April 02, 2015

Investment Arbitration Briefly Noted: Nice Try Venezuela!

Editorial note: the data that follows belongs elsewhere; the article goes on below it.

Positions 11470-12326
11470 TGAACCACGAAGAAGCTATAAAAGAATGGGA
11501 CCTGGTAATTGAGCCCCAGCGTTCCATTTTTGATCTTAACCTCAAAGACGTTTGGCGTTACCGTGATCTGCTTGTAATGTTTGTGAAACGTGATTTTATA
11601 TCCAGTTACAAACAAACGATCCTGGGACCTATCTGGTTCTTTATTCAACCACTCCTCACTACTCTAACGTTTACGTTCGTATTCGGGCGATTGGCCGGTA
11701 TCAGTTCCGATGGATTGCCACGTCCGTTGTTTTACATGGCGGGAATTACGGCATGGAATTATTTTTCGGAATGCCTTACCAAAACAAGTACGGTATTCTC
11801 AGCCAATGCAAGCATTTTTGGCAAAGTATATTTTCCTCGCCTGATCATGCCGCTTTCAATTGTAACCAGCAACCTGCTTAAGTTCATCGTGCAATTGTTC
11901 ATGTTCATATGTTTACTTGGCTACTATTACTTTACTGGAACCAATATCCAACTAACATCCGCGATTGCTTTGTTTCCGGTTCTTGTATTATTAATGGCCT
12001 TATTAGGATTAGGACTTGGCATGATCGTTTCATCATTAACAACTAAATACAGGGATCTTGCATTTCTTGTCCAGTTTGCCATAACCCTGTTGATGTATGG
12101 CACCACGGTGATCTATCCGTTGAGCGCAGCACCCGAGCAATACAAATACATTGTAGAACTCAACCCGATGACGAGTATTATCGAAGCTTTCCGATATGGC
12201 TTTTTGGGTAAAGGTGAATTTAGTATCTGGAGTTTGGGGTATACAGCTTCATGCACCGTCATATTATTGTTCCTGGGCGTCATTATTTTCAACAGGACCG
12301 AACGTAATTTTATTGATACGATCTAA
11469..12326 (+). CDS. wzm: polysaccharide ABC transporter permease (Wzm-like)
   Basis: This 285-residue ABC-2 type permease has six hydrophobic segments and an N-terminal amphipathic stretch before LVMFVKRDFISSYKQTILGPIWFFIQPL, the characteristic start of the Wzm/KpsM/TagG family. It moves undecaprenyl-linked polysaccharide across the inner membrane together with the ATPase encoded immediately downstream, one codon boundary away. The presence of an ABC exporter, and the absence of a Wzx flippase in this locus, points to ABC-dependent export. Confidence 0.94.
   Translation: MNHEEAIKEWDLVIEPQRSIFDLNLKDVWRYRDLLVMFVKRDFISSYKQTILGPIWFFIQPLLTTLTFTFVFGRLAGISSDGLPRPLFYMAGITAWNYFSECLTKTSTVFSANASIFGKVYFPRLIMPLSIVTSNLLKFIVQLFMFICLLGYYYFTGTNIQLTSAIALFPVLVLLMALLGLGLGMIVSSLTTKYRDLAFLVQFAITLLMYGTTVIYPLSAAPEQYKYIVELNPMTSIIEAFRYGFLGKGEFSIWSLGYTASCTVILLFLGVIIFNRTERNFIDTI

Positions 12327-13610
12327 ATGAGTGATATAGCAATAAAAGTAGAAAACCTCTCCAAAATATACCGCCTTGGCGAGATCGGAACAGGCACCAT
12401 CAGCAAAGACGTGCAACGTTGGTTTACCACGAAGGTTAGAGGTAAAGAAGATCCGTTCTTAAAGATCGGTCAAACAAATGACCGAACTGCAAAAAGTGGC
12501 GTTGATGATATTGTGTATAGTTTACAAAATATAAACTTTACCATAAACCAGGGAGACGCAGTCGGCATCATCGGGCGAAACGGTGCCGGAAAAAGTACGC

Readers who watch American sports television while preparing briefs to ICSID tribunals will be familiar with a feature called “C’MON MAN!”, showing sports celebrities caught out in acts or declarations of startling incredulity. Surely this feature could be extended on occasion to the arguments of Host States opposing Investor expropriation claims. A case in point is the recent Award in Tidewater v. Venezuela, ICSID Case No. ARB/10/5 (March 17, 2015) (published at www.italaw.com) finding an expropriation, albeit of the lawful variety (once compensation would be determined and paid), of a maritime oil services business that had operated in Venezuelan waters since 1958. The Bolivarian Republic conceded that it had seized a few boats, but insisted that Claimant remained in effective control of its enterprise and was continuing to do business. The Tribunal rejected this effective control position of the Respondent State, taking particular note of the fact that, after the date of the alleged assets seizure, employees of Claimant’s Venezuelan subsidiary who brought employment claims in Venezuelan courts were directed to serve their pleadings on the Attorney General of Venezuela and were informed that only such service would be deemed good and sufficient. The eminent Tribunal chaired by Professor Campbell McLachlan elaborated its findings in measured tones. But surely must have been thinking, with regard to Venezeula’s effective control position: “C’MON MAN!”

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